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Author Rundle, David, author
Title The Renaissance reform of the book and Britain : the English Quattrocento / David Rundle, University of Kent
Imprint Cambridge, United Kingdom ; New York, NY : Cambridge University Press, 2019
book jacket
 Fu Ssu-Nien WTN LANG BK  Z106.5.G7 R941 2019    AVAILABLE    30530001330489
Descript xxii, 340 pages, 16 unnumbered pages of plates : illustrations (some color) ; 26 cm
text rdacontent
unmediated rdamedia
volume rdacarrier
Series Cambridge studies in palaeography and codicology ; [17]
Cambridge studies in palaeography and codicology ; 17
Note "In the panoramic sweep of The History of Great Britain by the Edinburgh minister, Robert Henry (1718-1790), the fifteenth century was an unlovely low-point, an age with a total want of taste. He was not unaware that this was also the time of 'the first restorers of useful and polite learning in the western world' but they were in a distant land: 'that new and better taste in the study of letters, which had so long prevailed in Italy, was little known or regarded in Britain till the beginning of the sixteenth century'. These tardy apish peoples had not yet roused themselves even to base imitation. Robert Henry was admired by David Hume but so abused by some reviewers that his fate can even now make an author shudder for fear of the reception their offerings might suffer. In those diatribes, however, no issue was taken with Henry's description of fifteenth-century culture. Moreover, whatever its perceived faults, Henry's monumental work proved influential. True, he is rarely cited now but some of the assumptions in the passages just quoted still popularly pertain. None might speak in terms of darkness or, indeed, of taste; hyperbole about 'an illiterate age' is no longer accepted style, and all would refer to what was happening in Italy as Renaissance humanism (two words invented since Henry's day). Despite those differences, few would query his chronology of British engagement with humanism -- but we should. As is made clear in Chapter I, since at least the 1940s, scholars have been unearthing and interpreting examples of fifteenth-century interest in the activities of the Italian humanists. This monograph is indebted to that work and builds on it"-- Provided by publisher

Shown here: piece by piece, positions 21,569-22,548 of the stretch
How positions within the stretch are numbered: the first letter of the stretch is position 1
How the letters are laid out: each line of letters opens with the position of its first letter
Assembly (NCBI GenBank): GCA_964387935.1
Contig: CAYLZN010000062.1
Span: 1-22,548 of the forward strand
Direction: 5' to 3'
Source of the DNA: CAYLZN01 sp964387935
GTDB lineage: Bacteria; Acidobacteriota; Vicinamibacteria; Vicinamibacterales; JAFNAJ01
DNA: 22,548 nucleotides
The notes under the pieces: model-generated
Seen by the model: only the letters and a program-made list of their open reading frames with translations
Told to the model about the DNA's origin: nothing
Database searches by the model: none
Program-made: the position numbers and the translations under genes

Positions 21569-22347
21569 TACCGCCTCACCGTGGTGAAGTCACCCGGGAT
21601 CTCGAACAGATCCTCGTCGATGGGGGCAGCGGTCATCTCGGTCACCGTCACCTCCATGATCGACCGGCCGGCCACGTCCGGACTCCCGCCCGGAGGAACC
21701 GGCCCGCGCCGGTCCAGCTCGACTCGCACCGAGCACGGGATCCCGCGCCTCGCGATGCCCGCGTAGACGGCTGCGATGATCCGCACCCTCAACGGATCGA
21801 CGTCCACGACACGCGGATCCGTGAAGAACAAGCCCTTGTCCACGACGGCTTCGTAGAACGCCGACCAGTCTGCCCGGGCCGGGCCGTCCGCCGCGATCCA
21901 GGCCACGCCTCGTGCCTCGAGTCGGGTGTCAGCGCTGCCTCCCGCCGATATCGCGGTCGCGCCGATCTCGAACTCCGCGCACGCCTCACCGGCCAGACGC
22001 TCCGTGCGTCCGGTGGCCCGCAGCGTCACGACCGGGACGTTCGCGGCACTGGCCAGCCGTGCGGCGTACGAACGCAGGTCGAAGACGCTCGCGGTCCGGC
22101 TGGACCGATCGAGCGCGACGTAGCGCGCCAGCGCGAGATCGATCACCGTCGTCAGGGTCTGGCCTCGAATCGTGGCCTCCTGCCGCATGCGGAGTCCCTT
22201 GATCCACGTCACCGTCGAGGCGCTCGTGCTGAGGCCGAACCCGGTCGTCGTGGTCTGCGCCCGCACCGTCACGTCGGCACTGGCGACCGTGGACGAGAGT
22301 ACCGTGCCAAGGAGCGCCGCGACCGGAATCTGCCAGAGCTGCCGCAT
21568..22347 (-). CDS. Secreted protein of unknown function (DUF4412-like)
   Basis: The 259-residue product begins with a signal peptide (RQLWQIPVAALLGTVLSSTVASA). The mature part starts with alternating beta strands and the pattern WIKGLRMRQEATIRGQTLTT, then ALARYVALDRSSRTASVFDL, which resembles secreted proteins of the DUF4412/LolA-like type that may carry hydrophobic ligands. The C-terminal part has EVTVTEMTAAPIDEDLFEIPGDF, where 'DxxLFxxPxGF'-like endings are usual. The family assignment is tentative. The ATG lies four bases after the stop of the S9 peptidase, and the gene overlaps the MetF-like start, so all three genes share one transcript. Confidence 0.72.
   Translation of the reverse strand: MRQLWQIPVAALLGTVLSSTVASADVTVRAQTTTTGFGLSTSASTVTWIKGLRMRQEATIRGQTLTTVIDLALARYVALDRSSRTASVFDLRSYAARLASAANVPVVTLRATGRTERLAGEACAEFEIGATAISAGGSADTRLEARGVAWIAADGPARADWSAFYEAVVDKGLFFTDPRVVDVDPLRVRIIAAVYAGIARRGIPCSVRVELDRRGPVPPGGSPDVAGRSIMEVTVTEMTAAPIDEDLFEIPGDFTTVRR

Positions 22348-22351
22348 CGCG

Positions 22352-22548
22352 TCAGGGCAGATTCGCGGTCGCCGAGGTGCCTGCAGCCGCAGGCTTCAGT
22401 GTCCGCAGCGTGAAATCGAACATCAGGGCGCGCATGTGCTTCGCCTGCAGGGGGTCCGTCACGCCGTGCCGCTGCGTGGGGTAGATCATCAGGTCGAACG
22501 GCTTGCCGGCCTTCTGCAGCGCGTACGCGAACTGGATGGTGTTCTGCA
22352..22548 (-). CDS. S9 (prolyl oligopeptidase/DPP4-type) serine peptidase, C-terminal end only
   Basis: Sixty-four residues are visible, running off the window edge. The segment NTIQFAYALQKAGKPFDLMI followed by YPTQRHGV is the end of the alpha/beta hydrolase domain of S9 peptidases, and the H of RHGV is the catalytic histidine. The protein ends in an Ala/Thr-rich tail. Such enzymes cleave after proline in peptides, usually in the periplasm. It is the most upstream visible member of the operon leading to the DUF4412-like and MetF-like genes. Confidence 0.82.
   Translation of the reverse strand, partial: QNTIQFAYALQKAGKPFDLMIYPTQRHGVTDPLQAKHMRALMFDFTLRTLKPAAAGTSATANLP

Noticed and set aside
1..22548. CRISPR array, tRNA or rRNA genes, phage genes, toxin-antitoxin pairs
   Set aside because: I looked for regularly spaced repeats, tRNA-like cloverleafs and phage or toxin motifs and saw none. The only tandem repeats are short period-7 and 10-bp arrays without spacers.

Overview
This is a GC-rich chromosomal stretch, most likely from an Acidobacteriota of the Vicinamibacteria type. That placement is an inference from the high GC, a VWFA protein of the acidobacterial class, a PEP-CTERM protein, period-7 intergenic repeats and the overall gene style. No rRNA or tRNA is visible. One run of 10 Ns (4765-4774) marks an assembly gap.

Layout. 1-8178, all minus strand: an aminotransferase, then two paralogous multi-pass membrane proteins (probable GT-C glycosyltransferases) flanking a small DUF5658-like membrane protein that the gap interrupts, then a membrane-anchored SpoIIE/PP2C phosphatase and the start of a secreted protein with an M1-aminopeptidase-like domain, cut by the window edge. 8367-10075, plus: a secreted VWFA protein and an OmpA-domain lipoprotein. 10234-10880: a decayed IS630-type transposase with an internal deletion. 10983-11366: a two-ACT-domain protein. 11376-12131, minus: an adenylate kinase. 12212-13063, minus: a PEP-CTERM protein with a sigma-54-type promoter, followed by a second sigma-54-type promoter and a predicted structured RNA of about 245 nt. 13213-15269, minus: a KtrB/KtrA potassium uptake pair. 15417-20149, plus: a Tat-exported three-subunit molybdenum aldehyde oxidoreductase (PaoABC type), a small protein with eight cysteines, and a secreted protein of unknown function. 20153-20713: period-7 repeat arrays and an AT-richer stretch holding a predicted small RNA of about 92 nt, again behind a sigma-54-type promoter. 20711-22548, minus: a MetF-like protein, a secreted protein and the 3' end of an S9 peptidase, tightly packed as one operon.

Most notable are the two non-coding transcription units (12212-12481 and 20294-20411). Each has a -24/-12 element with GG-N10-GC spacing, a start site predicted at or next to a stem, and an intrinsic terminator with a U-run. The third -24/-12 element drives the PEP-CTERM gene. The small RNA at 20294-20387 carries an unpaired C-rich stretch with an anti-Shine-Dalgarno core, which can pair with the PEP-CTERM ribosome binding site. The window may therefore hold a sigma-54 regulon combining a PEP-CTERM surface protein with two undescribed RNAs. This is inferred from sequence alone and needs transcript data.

Includes bibliographical references (pages 295-317) and indexes
Introduction the revival of letters and the uses of palaeography -- The eloquent page : humanism and script, humanism and England -- Humanist script in England : the first ten years -- British barbarians in Italy and Scotland's first humanist -- The Dutch connexion : the significance of Low Countries scribes from Theoderic Werken to Pieter Meghen -- The Butcher of England and the learning of Italy : John Tiptoft, Earl of Worcester and the 'pupils of Guarino' -- The victory of Italic in diplomatic correspondence -- Conclusion : beyond humanism, beyond words
Subject Writing -- Great Britain -- History -- To 1500
Books and reading -- Great Britain -- History -- To 1500
Written communication -- Great Britain -- History -- To 1500
Scribes -- Great Britain
Renaissance -- Great Britain
Humanism -- Great Britain -- History -- To 1500
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